A1 Journal article (refereed), original research

Frequency analysis of chugging condensation in pressure suppression pool system with pattern recognition

Open Access publication

Publication Details
Authors: Hujala Elina, Tanskanen Vesa, Hyvärinen Juhani
Publisher: Elsevier
Publication year: 2018
Language: English
Related Journal or Series Information: Nuclear Engineering and Design
Volume number: 339
Start page: 244
End page: 252
Number of pages: 9
ISSN: 0029-5493
eISSN: 1872-759X
JUFO-Level of this publication: 3
Open Access: Open Access publication
Location of the parallel saved publication: http://urn.fi/URN:NBN:fi-fe2018100437400


contact condensation (DCC) phenomena in boiling water reactor (BWR) pressure
suppression pool systems need to be understood to properly assess the
performance of the pool as a heat sink and as a safety critical structure.
Condensation oscillations in the form of chugging are challenging to predict by
computational fluid dynamics (CFD) methods but safety relevant because of
associated high dynamic loads on in-pool structures and the pool itself. Recently, new measurement methods for CFD
validation purposes have become available. One of these techniques is visual
observation using the high-speed cameras and suitable data processing method.
Pattern recognition is a well suited technique for the determination of large
oscillating bubble dynamics in a pressure suppression pool.

In this
work, the formation and collapse of the steam bubbles in chugging condensation
mode are evaluated by using the pattern recognition algorithm. The pattern
recognition algorithm is based on video material recorded during the direct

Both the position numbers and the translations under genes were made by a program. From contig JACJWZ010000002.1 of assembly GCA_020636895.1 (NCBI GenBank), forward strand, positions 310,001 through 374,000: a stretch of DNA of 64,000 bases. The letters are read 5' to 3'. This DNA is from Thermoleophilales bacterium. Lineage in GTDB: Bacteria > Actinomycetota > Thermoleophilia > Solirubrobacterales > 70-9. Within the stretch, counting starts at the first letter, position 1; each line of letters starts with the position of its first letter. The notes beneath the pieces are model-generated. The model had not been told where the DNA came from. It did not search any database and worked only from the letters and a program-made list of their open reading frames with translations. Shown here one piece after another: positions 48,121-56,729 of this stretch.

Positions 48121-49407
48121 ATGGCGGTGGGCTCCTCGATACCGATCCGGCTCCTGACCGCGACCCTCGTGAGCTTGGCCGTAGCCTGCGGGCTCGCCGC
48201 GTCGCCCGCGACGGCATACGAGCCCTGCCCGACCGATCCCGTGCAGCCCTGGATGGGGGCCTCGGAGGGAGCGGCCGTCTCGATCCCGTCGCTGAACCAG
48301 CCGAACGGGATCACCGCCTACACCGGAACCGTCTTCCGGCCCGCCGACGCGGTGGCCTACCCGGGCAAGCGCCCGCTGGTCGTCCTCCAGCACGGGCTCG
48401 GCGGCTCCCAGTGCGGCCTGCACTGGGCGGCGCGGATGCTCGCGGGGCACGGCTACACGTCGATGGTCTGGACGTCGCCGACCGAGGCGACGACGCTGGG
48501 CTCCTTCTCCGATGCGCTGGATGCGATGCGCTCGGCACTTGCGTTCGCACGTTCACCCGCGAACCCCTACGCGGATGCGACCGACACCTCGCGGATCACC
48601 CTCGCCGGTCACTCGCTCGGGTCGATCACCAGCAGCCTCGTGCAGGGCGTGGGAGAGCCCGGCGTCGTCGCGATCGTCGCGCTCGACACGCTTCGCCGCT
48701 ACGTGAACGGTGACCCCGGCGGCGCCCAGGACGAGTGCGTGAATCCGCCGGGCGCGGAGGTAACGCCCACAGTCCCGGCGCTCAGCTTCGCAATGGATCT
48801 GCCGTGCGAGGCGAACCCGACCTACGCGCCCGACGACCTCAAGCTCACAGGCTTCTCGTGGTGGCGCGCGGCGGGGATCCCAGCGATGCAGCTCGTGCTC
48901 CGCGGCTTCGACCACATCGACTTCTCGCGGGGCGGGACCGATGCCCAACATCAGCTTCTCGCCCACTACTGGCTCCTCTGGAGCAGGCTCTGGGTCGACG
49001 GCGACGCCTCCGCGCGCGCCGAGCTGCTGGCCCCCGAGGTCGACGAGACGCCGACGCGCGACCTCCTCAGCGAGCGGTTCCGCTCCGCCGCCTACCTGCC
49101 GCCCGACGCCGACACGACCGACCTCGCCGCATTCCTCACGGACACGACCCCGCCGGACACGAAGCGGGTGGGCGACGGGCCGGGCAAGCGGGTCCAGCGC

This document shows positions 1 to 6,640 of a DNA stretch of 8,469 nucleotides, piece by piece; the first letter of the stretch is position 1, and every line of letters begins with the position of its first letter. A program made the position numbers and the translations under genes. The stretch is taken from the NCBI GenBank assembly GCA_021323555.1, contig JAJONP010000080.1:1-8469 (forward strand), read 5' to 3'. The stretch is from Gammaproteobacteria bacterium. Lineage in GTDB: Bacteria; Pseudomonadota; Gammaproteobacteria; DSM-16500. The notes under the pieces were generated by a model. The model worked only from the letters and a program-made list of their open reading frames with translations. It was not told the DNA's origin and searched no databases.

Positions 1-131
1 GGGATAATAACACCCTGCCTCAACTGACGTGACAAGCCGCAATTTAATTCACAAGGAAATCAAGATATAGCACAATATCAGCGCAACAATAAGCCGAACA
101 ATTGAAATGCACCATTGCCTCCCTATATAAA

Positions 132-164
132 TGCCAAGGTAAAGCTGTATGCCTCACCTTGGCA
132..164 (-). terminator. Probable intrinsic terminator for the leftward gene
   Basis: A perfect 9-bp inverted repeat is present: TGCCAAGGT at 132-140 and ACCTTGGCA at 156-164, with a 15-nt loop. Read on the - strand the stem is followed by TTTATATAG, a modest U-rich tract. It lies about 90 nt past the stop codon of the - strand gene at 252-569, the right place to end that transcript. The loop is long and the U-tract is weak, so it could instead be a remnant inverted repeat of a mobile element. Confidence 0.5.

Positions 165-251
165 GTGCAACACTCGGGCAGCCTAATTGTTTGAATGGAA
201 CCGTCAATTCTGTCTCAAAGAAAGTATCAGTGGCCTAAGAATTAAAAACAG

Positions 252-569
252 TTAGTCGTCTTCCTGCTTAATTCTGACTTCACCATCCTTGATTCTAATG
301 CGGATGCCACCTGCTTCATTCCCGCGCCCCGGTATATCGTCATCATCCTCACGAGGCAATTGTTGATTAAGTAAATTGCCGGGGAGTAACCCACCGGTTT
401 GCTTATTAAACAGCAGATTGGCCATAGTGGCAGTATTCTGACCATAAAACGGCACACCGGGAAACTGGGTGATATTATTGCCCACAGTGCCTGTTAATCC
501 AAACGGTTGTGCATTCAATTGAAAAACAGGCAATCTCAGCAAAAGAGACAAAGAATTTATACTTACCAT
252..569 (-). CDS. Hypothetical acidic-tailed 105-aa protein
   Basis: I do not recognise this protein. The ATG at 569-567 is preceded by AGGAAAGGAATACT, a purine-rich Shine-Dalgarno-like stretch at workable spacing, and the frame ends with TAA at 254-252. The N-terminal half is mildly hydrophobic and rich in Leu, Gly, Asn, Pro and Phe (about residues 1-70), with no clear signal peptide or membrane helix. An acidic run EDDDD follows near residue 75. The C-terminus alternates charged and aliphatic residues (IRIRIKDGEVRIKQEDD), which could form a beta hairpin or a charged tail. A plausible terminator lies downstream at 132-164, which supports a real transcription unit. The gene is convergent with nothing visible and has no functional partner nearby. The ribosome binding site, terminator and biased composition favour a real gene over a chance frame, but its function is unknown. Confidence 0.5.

contact condensation experiment DCC-05 of the PPOOLEX test facility. The
formation speed, the shape and size of the steam bubbles and the acceleration
of collapsing bubbles are estimated with the algorithm. Fast Fourier transform
(FFT) is used for frequency analysis of the pattern recognized data. The
frequencies found are compared to the frequency data of the pressure
transducers collected during the experiment and to the previous results of the
NEPTUNE_CFD simulations of the same experiment.

frequency analysis shows that the chugging frequencies of the steam bubbles
range from 1 to 3 Hz, as predicted. Also the natural frequencies of the bubbles
are visible around 53 Hz. Another frequency spike was observed close to the 125
Hz. This frequency is close to the mechanical resonance frequencies of the
suppression pool and the blowdown pipe. Because of neither the pressure
suppression pool nor the blowdown pipe are visible to the pattern recognition,
the spike of the higher frequencies is most likely from the interfacial area of
the bubble which resonates with the suppression pool system, affecting rapid
condensation at a certain point.

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Last updated on 2019-13-03 at 12:00